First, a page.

[ SOCIAL AND PASTORAL BULLETIN No. 138 / Jun. 15 .2007 ]

Last April our center published a new booklet on psychological issues, "Kokoro no Nayami O Uketomeru tame ni" that has already reached 1,200 copies. We were forced to produce again 500 copies to meet new demands. The team that produced the booklet met often for two years to prepare its publication. As part of the team, I hunted for reference materials that had been practically written by persons implicated in mental and psychological issues. They explain the reasons why mental suffering has become a big problem in today's society. The book, Leaving Home and Becoming Independent, is a special report produced by a person working for the self-support of young people that keep indoors.

Why is it a report from the supporters' side and not from the persons involved? In the cover of the book the following words of recommendation appear. "Don't look anymore for the reasons why people keep in doors, refuse going to school or become part of those Not in Education, Employment or Training (NEET). What is really important is how many adults really confront face to face each one of those young people that wander lonely from place to place searching for a place to survive. What is the real meaning of self support? I would like people to know this life-size reality."
Since I am working in the social apostolate field these words were quite provocative to me. In my opinion, the basis of social apostolate is to look for the structural causes of social problems as the key to their solution. But, this book affirms, "let's stop searching the causes...Do you really want to confront face to face people?"
Of course, it is clear that is not good to stop looking for the causes, but from the point of view of persons in the field, theories alone can not save people.A supporter said, "It's enough of scholars and bureaucrats.
People can build up nice theories with case studies and statistics, but we, people in the field, are dealing every day with living persons often changing. Usually, nothing moves following theoretical patterns."
One supporter says about his boss "I, certainly, learned much by working next to the Chair of the Board... but, even if I tried to imitate what I learnt there, I could never do it. The result is: pull down the most important elements and then do it yourself following your own methods."
In fact, this book presents a series of organizations that provide support to the young in vary different ways and places. For instance, in the rural areas of Toyama there are groups mainly promoting rural activities and the improvement of the quality of life. In Tokyo some organizations stress adaptation to social life and job support through house cleaning and the recycling of cans, and leave to each one the style of living. In Nara active groups living in solitary areas concentrate on agricultural activities and methods of etiquette. In Aichi there are organizations that are dedicated to improve personal relationships by doing house cleaning and selling 'oden' in regatta centers. This is also unique.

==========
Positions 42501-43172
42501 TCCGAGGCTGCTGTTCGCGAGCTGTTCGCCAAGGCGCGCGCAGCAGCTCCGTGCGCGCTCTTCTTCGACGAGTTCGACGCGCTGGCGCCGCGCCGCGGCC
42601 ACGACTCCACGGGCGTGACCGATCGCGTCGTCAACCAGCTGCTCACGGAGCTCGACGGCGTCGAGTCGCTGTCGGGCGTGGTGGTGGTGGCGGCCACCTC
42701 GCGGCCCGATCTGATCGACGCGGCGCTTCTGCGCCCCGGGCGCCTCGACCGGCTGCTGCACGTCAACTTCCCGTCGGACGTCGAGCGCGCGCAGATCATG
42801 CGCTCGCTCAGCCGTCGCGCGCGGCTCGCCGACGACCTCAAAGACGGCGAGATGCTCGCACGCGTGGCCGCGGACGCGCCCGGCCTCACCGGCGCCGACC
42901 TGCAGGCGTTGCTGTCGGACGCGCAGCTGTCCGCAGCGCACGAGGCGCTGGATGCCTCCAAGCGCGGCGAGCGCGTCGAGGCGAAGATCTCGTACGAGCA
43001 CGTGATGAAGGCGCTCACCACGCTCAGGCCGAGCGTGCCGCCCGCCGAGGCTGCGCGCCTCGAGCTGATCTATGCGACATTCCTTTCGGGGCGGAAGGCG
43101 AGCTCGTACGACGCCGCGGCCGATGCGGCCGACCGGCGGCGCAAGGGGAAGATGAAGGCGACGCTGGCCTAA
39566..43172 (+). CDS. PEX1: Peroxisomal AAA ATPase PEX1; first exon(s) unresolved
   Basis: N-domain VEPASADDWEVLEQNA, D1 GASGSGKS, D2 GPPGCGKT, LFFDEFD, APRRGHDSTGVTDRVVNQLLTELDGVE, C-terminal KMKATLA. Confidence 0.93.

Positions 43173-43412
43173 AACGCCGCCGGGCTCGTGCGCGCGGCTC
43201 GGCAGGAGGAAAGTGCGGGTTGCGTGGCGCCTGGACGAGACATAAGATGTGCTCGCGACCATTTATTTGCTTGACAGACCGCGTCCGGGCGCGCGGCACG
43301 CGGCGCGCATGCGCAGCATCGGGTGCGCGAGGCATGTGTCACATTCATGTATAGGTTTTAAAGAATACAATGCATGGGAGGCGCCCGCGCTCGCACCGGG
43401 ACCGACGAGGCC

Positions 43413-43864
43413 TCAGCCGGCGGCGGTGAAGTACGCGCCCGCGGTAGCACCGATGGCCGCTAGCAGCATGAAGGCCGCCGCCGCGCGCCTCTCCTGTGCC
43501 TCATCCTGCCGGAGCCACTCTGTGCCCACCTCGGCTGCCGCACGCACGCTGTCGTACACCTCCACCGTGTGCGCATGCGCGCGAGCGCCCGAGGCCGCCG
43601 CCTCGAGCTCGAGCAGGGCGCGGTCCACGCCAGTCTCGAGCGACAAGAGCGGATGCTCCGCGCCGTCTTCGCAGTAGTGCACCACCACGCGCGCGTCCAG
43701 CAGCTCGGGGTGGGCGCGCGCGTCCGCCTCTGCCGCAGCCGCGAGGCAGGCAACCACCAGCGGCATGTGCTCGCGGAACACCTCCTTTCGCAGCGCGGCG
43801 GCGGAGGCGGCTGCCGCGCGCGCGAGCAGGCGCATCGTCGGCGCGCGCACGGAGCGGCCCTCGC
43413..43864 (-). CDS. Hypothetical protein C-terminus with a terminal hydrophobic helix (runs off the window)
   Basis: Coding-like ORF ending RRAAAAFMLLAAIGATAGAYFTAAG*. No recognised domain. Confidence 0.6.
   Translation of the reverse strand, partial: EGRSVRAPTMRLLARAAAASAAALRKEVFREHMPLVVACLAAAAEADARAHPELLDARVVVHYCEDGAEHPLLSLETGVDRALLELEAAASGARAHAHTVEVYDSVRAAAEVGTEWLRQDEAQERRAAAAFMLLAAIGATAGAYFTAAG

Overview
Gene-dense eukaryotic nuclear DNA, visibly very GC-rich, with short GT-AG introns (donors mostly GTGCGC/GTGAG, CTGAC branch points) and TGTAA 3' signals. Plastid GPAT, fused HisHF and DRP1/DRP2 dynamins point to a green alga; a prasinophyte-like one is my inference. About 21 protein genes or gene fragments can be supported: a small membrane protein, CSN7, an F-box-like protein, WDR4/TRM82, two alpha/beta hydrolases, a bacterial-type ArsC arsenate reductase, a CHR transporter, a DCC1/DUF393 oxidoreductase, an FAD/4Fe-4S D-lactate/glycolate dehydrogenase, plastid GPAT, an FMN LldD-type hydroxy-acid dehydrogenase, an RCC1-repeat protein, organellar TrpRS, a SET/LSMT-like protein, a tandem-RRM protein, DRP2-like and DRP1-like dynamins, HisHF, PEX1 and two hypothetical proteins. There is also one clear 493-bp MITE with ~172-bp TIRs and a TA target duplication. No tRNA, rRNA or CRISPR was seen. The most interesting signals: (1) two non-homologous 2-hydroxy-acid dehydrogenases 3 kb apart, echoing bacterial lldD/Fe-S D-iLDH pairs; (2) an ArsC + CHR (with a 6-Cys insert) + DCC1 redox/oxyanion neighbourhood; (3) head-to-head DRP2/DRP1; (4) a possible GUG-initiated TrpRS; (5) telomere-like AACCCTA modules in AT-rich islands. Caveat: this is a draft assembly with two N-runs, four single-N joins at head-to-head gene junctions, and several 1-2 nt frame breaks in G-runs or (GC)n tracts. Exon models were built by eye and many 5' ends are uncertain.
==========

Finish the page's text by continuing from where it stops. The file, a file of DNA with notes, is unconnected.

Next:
But what attracted more my attention was that, more than 20 years ago they had established a network to develop their businesses and to exchange mutually information. They do not think of the support of young people as 'volunteer work.' Unless they take a business outlook such activities will neither develop nor continue. As a consequence, they collaborate with scholars and at the same time approach bureaucrats. An outcome was the establishing of an enterprise for the self-reliance of young people, in 2005, with a budget of 980 million Yen. This new enterprise assists 20 NPOs that work to seek jobs for young people, providing over 300 thousand yen to cover the boarding expenses of a person for a period of 3 months. Of course, this is not long enough, but it is a breakthrough as an important policy that focuses on the support of young people and aims to stabilize the local assisting businesses.
In spite of such efforts, daily activities are simple and the results proceed on slowly. But, what lies behind that dedication to obtain self-reliance? One of the supporters says, "Because I was totally disappointed I became astonished at the results. Really, persons are able to change by the efforts of other people! This kind of activities might be interesting." In conclusion, interest in people is most probably the only thing that remains.

(Shibata Yukinori, Jesuit Social Center, Tokyo)

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